By Betsy DiJulio
Late in August, I caught up with artist Judith Schaechter and Chrysler Museum curator of glass, Carrie Needell, by phone in advance of Schaechter’s exhibition opening in late September.
When, fairly early on, Staechter said, “I’m familiar with this line of questioning,” I thought, “Oh, great, here we go.” And I’m sure she did too. But not too much farther into our conversation, she said, “It is very refreshing talking to you.” And I felt the same.
But let’s back up. Schaechter, a painting major turned sculpture major—whose BFA was retroactively changed to glass—recalls that she is not sure what it was about glass, but encountering it while an undergrad at RISD “changed my life forever and ever…it was very mysterious; just an inkling.”
As a painting major, she was daunted by the tradition’s long, deep, and pluralistic history and felt she had nothing to add. “I was intimidated.” Not so with glass. She felt free to “mess around” and, as a result, “fell in love with it.”
Though she works somewhat traditionally—the work looks like stained glass—her content is contemporary and not religious. But it is not political either. “I don’t like political art, though I am a political person. It quickly becomes propaganda.”
So what exactly is her content? She makes work about “feelings, negative feelings.” When visual art works, so her thinking goes, “it works on a one-to-one intimate relationship; it doesn’t move groups of people.” When viewers initially asked why she populates her work with all of these “depressed, negative people,” she found it surprising.
“People don’t need help feeling badly,” but everyone “has feelings that are hard to deal with.” She goes on to describe feeling somewhat depressed as a child and her mother’s commandment to “cheer up.” That didn’t help, but “music, paintings, books, and poetry that were poignant helped me.” And this is where we started to go in deep because I shared that, when my husband passed away four years ago, it wasn’t self-help books that sustained me, but books full of poignant power, like Joan Didion’s “A Year of Magical Thinking,” and Elizabeth Alexander’s, “The Light of the World.”
So, Staechter depicts characters, as she calls them, “in transitional moments.” Her stained glass work is lush and beautiful, but she thinks critic and philosopher, Author Danto, misses the real point about beauty. For her, “beauty is interesting because it helps us feel our feelings more deeply.”
When asked if she does a lot of planning for each poignant piece, her response was oblique, yet right on: “Both and neither and both.” She does “a lot of preparatory things.” She draws by hand, scans the drawings into a computer, and manipulates them much like a collage. But, she reflects, “My goal as I get older is to be more spontaneous. I am good at controlling things.”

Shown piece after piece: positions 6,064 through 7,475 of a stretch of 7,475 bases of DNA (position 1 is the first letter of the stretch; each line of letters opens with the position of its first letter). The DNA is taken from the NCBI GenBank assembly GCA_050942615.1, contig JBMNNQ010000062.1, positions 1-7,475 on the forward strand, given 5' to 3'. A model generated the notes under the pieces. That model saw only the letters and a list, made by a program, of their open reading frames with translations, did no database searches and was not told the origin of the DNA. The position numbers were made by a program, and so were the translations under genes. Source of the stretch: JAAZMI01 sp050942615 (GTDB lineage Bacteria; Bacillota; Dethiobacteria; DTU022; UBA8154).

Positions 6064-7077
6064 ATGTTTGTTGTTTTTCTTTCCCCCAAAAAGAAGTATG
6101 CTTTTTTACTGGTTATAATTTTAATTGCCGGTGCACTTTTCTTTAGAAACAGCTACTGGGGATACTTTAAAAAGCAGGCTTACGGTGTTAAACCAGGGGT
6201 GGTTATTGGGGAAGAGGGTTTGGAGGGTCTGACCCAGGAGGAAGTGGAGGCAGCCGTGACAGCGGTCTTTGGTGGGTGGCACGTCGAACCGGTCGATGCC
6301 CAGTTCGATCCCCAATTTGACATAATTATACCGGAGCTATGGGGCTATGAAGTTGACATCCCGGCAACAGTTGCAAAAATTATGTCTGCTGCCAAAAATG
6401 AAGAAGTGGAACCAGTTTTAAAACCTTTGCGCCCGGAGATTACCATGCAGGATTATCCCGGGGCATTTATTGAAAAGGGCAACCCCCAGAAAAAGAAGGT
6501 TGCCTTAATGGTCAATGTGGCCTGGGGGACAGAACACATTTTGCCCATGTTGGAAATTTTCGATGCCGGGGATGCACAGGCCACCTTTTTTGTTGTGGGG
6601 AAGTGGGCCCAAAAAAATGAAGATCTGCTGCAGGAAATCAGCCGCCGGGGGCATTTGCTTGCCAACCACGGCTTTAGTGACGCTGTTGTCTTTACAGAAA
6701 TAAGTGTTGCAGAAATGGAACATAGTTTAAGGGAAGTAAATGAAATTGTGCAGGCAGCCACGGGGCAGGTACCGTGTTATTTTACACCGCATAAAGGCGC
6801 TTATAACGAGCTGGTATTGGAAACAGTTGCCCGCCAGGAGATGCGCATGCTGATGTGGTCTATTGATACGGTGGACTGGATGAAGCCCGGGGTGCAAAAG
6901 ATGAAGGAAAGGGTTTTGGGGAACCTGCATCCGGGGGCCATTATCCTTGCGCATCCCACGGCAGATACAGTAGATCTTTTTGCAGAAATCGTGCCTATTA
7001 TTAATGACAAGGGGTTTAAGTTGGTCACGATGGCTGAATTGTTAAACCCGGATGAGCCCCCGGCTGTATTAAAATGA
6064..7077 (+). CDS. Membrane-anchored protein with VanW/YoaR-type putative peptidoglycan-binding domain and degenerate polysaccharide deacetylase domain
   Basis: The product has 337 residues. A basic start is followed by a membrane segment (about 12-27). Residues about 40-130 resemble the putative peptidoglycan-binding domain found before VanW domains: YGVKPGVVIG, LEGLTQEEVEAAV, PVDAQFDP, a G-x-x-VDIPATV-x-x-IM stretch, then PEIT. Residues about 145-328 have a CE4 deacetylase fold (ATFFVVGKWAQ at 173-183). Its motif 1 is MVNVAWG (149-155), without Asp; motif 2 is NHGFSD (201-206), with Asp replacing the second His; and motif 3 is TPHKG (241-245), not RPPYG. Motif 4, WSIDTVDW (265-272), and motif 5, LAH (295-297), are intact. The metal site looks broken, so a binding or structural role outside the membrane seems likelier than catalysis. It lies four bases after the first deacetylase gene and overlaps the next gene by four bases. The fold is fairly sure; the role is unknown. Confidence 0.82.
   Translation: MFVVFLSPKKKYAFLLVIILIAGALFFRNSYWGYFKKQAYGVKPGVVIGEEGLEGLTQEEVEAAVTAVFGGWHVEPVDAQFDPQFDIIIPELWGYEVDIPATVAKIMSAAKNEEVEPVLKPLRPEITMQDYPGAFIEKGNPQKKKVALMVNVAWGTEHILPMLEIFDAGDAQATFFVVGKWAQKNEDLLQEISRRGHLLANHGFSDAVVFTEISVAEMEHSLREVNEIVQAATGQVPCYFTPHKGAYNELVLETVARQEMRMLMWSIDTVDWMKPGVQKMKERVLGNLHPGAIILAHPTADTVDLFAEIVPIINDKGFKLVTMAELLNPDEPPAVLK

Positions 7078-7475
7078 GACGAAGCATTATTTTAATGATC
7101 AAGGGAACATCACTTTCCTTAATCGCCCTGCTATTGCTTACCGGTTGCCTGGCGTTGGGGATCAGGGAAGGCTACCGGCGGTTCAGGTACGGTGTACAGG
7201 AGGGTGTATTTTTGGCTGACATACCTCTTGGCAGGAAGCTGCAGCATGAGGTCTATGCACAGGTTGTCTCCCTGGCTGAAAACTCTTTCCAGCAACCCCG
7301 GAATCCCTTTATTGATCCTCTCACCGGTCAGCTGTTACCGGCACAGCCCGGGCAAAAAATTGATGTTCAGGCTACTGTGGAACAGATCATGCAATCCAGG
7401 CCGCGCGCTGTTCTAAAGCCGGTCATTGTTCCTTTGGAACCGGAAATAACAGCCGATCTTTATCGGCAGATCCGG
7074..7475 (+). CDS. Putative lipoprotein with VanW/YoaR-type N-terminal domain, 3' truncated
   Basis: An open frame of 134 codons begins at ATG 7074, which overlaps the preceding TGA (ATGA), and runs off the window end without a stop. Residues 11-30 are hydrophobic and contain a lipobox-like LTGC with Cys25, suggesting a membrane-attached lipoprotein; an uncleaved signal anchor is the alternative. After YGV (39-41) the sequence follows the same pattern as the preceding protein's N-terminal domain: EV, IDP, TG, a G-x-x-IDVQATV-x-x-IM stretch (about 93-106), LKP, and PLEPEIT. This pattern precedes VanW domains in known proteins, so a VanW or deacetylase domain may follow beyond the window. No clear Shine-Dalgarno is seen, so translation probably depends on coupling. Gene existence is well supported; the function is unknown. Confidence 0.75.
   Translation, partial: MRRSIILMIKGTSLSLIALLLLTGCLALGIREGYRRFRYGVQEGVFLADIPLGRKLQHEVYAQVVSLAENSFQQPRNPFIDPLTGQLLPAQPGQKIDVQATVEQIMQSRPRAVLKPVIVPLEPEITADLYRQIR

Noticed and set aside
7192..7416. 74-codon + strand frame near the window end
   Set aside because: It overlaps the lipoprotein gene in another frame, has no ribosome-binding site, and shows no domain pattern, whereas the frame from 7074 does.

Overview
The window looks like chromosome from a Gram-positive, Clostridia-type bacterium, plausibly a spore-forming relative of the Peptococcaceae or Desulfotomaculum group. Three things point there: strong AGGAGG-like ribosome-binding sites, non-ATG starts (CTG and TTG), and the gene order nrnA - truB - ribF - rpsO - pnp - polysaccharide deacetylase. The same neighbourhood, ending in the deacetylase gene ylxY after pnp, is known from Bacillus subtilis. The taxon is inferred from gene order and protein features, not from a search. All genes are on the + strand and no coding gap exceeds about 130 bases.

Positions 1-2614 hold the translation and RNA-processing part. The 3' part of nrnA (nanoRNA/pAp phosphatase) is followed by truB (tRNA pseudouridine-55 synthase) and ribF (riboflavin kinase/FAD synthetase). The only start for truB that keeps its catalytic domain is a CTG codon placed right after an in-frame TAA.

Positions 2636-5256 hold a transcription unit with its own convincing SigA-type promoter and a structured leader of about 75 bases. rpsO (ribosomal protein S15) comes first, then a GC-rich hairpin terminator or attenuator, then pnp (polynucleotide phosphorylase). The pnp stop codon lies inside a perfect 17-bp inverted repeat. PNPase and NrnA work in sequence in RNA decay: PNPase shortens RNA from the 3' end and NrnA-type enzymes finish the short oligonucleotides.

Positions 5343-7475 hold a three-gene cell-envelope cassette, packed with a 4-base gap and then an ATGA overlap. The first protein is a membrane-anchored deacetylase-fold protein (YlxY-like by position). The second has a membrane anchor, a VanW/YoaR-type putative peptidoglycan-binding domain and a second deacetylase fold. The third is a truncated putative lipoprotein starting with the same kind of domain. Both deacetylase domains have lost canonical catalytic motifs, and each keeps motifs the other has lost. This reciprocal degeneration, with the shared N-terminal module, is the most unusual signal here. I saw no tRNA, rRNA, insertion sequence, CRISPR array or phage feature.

Despite intriguing content, she asserts that “I don’t believe there’re any new narratives out there.” So she seeks not to be a content innovator, but “a technical innovator.” She explains her “yes and no” answer in response to whether her process is traditional by saying that she has invented certain ways of working involving electric tools and hand tools, like files. She manipulates the glass by engraving through the color. In her early work, her characters had a self-described cartoony look. Over time, she has invented ways to create “smooth, tonal transitions in the faces.”
Counter to artists, say Jeff Koons, whose work sees the light of day through the efforts of a team of assistants, Staechter places a high premium on “feedback through the process;” that is, “reacting to the material in real time” so that ideas have the chance to “evolve through interaction with the materials.”
In what appears to be typical—and appealing—self-deprecating-and-not fashion, Staechter states that, “It’s not rocket science.” Yet, the medium is the message. And the specific, unique way in which she manipulates the medium and composes her imagery very much informs her content so that her narratives do become new. True, everything it means to be human has not changed. But the way in which love, hate, fear, doubt and all the rest of it is expressed changes how we understand it and the insights to be gained.
But don’t take my word for it. Go hear the artist herself on Saturday, November 23, at 2 p.m. This gallery talk is free and open to the public, as are those with Needell at the same time on Sundays, September 22 and December 8. Learn more about why she chose to show Staechter’s work and why she hopes to acquire a piece for the permanent collection. Not only is the aratist a “big name” in the field, but Needell hopes to remind us that “glass can be so many things” using the Chrysler’s renowned glass collection, especially the Tiffany stained glass, as a context.
WANT TO SEE?
“Agony and Ecstasy: Contemporary Stained Glass by Judith Schaechter”
September 20 through January 5
Chrysler Museum of Art